This NASA Hubble Space Telescope image of the Trifid Nebula reveals a stellar nursery being torn apart by a nearby massive star. Embryonic stars are forming within an ill-fated cloud of dust and gas, which is destined to be eaten away by the glare from the massive neighbor. Hubble/NASA
The setting sun and the thin blue airglow line at Earth's horizon was captured by the International Space Station's Expedition Three crewmembers with a digital camera. Some of the Station's components are silhouetted in the foreground. The crew was launched aboard the Space Shuttle Orbiter Discovery STS-105 mission, on August 10, 2001, replacing the Expedition Two crew. NASA
In this Apollo 17 onboard photo, Mission Commander Eugene A. Cernan adjusts the US flag deployed upon the Moon. The seventh and last manned lunar landing and return to Earth mission, the Apollo 17, carrying a crew of three astronauts: Cernan; Lunar Module pilot Harrison H. Schmitt; and Command Module pilot Ronald E. Evans, lifted off on December 7, 1972 from the Kennedy Space Flight Center. NASA
This awesome image depicts the full moon, sunset launch of the Space Shuttle Orbiter Atlantis STS-98 mission on February 7, 2001. The large white plume is the pillar of smoke and stream left behind by the solid rocket boosters. The very bright dot that exists above the plume is the flame still visible at the base of the rocket boosters. Patrick McCracken/NASA
This cutaway drawing was used by the Space Task Group to explain the Mercury ballistic capsule to visitors at the first NASA inspection, on October 24, 1959. NASA/LaRC
Astronaut John W. Young, commander of the Apollo 16 lunar landing mission, is photographed collecting lunar samples near North Ray crater during the third Apollo 16 extravehicular activity at the Descartes landing site. This picture was taken by Astronaut Charles M. Duke Jr., lunar module pilot. Young is using the lunar surface rake and a set of tongs. NASA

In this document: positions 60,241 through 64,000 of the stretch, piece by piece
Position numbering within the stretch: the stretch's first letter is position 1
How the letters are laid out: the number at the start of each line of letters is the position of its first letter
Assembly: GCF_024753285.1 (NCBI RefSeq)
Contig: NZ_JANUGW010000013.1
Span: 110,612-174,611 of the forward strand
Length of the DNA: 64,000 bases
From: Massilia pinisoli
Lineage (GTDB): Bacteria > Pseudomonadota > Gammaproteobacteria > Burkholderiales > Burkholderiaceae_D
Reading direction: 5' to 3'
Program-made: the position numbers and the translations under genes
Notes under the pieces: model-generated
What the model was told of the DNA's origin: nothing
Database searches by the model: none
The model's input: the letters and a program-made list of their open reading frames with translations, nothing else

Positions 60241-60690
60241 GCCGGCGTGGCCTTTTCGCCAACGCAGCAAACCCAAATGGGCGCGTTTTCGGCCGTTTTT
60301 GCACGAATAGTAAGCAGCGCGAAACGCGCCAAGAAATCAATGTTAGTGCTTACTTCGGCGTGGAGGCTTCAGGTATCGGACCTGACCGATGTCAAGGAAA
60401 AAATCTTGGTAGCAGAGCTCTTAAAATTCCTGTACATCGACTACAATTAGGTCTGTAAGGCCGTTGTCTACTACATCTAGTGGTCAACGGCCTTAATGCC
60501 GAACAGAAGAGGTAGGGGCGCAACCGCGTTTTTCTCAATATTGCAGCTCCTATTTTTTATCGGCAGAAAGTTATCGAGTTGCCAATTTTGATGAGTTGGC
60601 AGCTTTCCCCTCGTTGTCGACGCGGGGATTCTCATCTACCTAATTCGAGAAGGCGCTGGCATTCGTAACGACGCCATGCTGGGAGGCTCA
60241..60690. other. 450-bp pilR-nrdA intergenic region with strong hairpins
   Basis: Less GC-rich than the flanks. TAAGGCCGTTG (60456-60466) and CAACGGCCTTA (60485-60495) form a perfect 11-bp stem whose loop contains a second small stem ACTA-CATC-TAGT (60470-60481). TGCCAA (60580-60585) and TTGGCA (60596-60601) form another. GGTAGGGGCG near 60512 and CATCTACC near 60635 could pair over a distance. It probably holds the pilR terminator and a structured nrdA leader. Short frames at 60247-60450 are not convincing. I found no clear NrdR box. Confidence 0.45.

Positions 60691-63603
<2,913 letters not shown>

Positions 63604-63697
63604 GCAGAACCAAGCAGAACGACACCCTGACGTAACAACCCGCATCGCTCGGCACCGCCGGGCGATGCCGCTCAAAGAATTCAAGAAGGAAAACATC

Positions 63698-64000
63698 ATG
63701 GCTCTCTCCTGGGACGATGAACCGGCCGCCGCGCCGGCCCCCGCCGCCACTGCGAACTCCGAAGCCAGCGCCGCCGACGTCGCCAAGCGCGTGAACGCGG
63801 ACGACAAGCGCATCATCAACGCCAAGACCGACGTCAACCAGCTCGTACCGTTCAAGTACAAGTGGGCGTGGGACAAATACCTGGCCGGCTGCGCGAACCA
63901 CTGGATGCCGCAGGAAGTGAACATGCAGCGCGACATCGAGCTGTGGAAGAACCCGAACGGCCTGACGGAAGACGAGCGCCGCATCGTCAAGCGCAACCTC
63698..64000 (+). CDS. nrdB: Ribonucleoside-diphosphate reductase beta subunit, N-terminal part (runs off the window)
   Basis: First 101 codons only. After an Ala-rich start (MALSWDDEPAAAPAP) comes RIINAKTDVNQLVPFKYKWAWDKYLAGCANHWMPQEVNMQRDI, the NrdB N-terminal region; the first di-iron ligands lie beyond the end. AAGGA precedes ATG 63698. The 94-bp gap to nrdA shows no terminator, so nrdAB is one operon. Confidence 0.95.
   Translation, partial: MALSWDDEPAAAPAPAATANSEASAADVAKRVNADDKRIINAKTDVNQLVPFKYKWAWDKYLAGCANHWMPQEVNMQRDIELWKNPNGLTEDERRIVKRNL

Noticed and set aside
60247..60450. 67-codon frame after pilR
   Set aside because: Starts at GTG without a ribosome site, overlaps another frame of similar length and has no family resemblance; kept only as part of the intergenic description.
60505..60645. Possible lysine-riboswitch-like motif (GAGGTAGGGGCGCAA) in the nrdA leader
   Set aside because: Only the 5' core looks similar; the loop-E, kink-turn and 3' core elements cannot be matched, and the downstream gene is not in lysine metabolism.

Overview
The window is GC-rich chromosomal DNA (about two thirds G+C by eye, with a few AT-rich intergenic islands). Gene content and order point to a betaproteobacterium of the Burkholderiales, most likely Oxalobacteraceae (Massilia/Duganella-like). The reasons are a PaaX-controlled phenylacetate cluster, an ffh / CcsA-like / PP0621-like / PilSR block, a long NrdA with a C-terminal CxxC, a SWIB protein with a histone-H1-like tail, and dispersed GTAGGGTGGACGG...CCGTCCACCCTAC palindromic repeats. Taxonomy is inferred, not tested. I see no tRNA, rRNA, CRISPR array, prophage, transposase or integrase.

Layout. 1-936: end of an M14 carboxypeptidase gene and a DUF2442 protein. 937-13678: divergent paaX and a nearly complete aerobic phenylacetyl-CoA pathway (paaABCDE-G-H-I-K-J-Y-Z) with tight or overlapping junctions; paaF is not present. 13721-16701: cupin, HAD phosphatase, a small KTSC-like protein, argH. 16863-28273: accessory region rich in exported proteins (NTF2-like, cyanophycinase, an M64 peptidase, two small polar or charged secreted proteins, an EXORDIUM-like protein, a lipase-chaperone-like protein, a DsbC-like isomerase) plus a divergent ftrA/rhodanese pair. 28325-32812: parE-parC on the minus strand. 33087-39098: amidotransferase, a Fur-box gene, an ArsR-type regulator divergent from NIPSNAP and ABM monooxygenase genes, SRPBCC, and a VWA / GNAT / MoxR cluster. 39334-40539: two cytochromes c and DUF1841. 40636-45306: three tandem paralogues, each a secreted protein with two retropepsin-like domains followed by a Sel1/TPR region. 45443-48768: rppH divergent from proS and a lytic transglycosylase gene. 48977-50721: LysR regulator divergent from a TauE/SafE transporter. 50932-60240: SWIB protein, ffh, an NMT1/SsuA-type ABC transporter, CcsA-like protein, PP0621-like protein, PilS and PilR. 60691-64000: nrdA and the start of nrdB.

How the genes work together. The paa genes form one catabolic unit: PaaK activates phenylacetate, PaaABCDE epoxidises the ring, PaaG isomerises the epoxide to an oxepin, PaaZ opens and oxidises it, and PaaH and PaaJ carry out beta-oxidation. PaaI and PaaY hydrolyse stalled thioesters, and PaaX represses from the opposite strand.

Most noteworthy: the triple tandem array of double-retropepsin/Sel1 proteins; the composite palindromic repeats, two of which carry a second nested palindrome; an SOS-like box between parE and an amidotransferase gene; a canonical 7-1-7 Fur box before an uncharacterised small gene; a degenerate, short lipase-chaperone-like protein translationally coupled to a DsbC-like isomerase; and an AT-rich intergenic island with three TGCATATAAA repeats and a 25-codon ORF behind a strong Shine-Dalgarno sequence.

Astronaut Donald R. Pettit, Expedition Six NASA ISS science officer, photographed this view of a surface tension demonstration using water that is held in place by a metal loop. The experiment took place in the Destiny laboratory on the International Space Station. The Expedition Six crew was delivered to the station via the Space Shuttle Orbiter Endeavor STS-113 mission which was launched on November 23, 2002. NASA
This false color representation of Jupiter's Great Red Spot was taken through three different near-infrared filters of the Galileo imaging system and processed to reveal cloud top height. Images taken through Galileo's near-infrared filters record sunlight beyond the visible range that penetrates to different depths in Jupiter's atmosphere before being reflected by clouds. NASA/JPL
As the sun sets across the Alabama countryside, engineers at Marshall's Test Stand 116 perform an endurance test on a 750K experimental engine in 1996. NASA
This HiRISE image shows dark dunes and light polygonal terrain in Mars's Olympia Undae, also known as the North Polar Erg. Two sets of dunes are obvious. The origin of these channels is unknown, but they may result from the flow and displacement of sand that was fluidized by sublimating carbon dioxide or water frost. NASA/JPL/Univ. of Arizona
While officials agree that conditions are much improved in Sierra Leone, Liberia, and Guinea, it's unclear if this Ebola outbreak could have been responded to quicker, with less cost and suffering.
ByKrista Larson and Maria Cheng, Associated Press
A top U.N. official in the fight against Ebola greeted just three patients at one treatment center he visited this week in Sierra Leone. Families in Liberia are no longer required to cremate the remains of loved ones to halt the spread of the virulent disease.